Nuclear mCherry fluorescence levels were correlated with GCaMP3 basal fluorescence (FIG. 6a, linear regression, R2=0.70, F(1.64)=154, p<2.2×10−16). In screening, mCherry was thus used to normalize basal fluorescence values for GCaMP3 variants with variable F0 related to mutations. The ΔF/F0 response to 10AP was not strongly dependent on GCaMP expression levels as indicated by mCherry fluorescence (FIG. 6b). The GCaMP3 response of neurons was correlated with the number of infected neurons (FIG. 6c, linear regression, R2=0.32, F(1.320)=149.8, p<2.2×10−16), possibly due to incomplete blockade of network function at higher densities. This relationship was used to correct for response variability. Without identifying underlying sources of variable responses, well-to-well differences were normalized by compensating based on density. A linear fit of the median GCaMP3 ΔF/F0 responses in wells as a function of number of infected cells was calculated for wells from all plates. Compensated GCaMP3 values were obtained after adjusting the fitted line slope to zero (FIG. 6d). Data for tested variants were then compensated following this model.

The detection sensitivity of the assay for improvements over GCaMP3 performance was estimated by examining the distribution of GCaMP3 responses across wells. Using uncompensated data from 322 GCaMP3 wells, random sets of 3, 4, 6, 8, 10, and 12 replicates 105 times were selected to generate simulated distributions of GCaMP3 medians. The difference between the mean and the 99th percentile of these distributions normalized by the mean defined the detection sensitivity (for ″=0.01). FIG. 6e shows the percent detectable improvement metrics of the assay as a function of replicates.

Increasing replicate number made the assay more sensitive. The assay was less sensitive with low AP stimulation. The same analysis was carried out using compensated data (FIG. 6f). Compensation improved sensitivity in the low AP range and with low replicates for ΔF/F0 measurements but not decay time measurements. With 8 replicates, 129%, 84%, 44%, and 16% ΔF/F0 improvements over GCaMP3 could be detected for 1, 3, 10, and 160AP stimulation, respectively (for ″=0.01). With 8 replicates, 17% decay time improvements over GCaMP3 could be detected for 10AP stimulation (for ″=0.01). Assay throughput was limited by the initial number of primary neurons prepared (2.25×105 cells plated/well, mean of 41.3 ROI imaged/well) and the number of replicates tested for each GCaMP3 variant. For 22.5×106 cells (from ˜12 neonatal rat pups) and 8 replicates per variant, 24 variants were tested in 16 h of imaging time, and ˜240 GB of image data were generated.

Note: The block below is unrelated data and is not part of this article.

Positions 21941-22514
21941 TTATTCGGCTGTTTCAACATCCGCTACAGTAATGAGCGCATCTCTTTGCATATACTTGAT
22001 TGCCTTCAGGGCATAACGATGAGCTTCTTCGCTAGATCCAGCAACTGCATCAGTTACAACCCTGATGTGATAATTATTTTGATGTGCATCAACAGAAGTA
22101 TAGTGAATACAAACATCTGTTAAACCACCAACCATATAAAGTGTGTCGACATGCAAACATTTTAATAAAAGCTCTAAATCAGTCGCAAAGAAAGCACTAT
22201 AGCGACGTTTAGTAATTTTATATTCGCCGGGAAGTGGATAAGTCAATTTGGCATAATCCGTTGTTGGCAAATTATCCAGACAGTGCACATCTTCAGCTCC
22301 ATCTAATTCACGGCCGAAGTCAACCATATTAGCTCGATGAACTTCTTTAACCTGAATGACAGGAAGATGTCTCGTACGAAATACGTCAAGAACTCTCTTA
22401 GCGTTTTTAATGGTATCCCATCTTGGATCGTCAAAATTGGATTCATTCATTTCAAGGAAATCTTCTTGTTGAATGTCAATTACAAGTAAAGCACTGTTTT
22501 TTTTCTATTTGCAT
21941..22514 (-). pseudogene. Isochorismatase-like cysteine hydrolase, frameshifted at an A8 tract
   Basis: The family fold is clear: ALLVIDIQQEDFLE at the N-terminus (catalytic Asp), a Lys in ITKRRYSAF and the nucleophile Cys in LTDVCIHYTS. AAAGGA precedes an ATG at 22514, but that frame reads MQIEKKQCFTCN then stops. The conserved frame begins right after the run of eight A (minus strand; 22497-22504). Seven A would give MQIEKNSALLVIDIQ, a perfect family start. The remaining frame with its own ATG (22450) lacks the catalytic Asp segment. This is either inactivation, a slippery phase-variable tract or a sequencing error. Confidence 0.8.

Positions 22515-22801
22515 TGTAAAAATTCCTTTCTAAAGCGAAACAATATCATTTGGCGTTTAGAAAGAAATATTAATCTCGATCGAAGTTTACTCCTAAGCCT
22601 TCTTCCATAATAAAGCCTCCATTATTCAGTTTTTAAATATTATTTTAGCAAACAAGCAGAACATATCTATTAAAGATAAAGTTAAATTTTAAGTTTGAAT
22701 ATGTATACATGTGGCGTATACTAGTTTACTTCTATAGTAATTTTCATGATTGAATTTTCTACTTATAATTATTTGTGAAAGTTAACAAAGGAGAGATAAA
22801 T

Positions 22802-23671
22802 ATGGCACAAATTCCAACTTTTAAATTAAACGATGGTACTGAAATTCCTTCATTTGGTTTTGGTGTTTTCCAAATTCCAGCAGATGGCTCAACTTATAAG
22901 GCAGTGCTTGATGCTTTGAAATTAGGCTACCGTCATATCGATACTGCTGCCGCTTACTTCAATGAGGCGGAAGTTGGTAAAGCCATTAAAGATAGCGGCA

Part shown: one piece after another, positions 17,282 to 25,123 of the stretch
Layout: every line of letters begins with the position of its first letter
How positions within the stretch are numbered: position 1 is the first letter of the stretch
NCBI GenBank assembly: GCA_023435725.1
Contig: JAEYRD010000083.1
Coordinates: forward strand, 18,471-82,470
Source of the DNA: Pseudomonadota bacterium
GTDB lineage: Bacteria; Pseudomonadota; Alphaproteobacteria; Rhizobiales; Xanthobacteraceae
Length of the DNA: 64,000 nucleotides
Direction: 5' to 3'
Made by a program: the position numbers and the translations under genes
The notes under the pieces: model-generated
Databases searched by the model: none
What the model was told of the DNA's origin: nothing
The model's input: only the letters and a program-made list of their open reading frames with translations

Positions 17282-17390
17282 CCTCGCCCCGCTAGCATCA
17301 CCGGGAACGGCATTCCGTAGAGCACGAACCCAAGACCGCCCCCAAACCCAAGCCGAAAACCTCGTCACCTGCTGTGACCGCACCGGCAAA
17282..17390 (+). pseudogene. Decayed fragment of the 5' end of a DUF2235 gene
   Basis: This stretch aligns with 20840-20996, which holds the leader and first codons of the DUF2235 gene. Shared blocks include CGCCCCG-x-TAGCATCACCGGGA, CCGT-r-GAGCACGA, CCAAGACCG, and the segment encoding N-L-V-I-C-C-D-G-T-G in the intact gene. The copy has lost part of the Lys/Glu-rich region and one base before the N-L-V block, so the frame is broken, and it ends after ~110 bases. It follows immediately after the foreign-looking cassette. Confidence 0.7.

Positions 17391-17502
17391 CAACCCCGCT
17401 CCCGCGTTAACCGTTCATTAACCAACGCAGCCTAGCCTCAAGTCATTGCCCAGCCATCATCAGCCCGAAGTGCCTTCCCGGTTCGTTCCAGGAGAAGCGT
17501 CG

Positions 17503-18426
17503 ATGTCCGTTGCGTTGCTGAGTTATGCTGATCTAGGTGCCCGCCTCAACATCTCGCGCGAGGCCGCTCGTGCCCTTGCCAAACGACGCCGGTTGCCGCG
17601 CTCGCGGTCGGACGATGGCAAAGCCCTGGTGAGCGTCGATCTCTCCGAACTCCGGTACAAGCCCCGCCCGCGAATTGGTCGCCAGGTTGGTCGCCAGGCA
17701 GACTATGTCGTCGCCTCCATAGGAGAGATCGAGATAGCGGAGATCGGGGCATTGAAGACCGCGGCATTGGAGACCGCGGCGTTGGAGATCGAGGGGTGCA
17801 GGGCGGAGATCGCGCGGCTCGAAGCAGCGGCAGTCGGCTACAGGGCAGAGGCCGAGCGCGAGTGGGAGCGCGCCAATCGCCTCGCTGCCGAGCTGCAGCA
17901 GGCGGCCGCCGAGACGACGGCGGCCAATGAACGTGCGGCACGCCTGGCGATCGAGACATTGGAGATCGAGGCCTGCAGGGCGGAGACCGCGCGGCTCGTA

Calcium titration experiments were carried out using purified protein and compared results with neuronal assay data for GCaMP3 and a sampling of screened variants made by site-directed mutagenesis. The uncompensated ΔF/F0 (160AP) response was correlated with the in vitro response to 39 μM calcium addition (FIG. 7a, linear regression, R2=0.71, F(1.26)=65.95, p=1.33×10−8). The basal fluorescence in neurons was also correlated with apo state fluorescence of purified proteins (FIG. 7b, linear regression, R2=0.24, F(1.26)=9.685, p<0.01). Purified protein assays were thus predictive for calcium response and basal fluorescence. Some variants with calcium affinities with Kd<800 nM were highly responsive to stimulus in neurons (FIG. 7c). But within this range, Kd did not correlate with sensitivity in neurons. There was an inverse relationship between decay kinetics (10AP) in neurons and calcium affinity of proteins (FIG. 7d, nonlinear regression: decay time=0.2302*Kd−0.8944, R2=0.72, F(1.26)=71.54, p=6.13×10−9). Low calcium affinity was predictive for fast decay kinetics. But from ΔFsat/Fapo and Kd protein parameters alone, it was difficult to predict both neuronal ΔF/F0 and decay kinetics for a variant. For example, some variants exhibited 5-fold differences in ΔFsat/Fapo in purified protein measurements, but they showed similar ΔF/F0 and decay kinetics in neurons and similar calcium affinities (FIG. 7e,f—arrows). The value of testing in neurons was thus that ΔF/F0 and decay kinetics could simultaneously be measured under realistic conditions where calcium dynamics in terms of speed and amplitude were in the relevant range for neurophysiology.

Example 10

Characterization of GCaMP6 Variants

More than 400 of the mutant GCaMP3 constructs were screened using this platform and three novel variants were identified with improved neuronal response properties compared with GCaMP3 and GCaMP5G (Akerboom et al., 2012, J. Neurosci., 32:13819-40). These novel variants were named GCaMP6s, GCaMP6m, and GCaMP6f, distinguished by their response kinetics (slow, medium, fast). FIG. 8a shows the amino acid sequence composition of GCaMP6s, GCaMP6m, and GCaMP6f relative to GCaMP5G. Four or five amino acids were changed relative to GCaMP5G.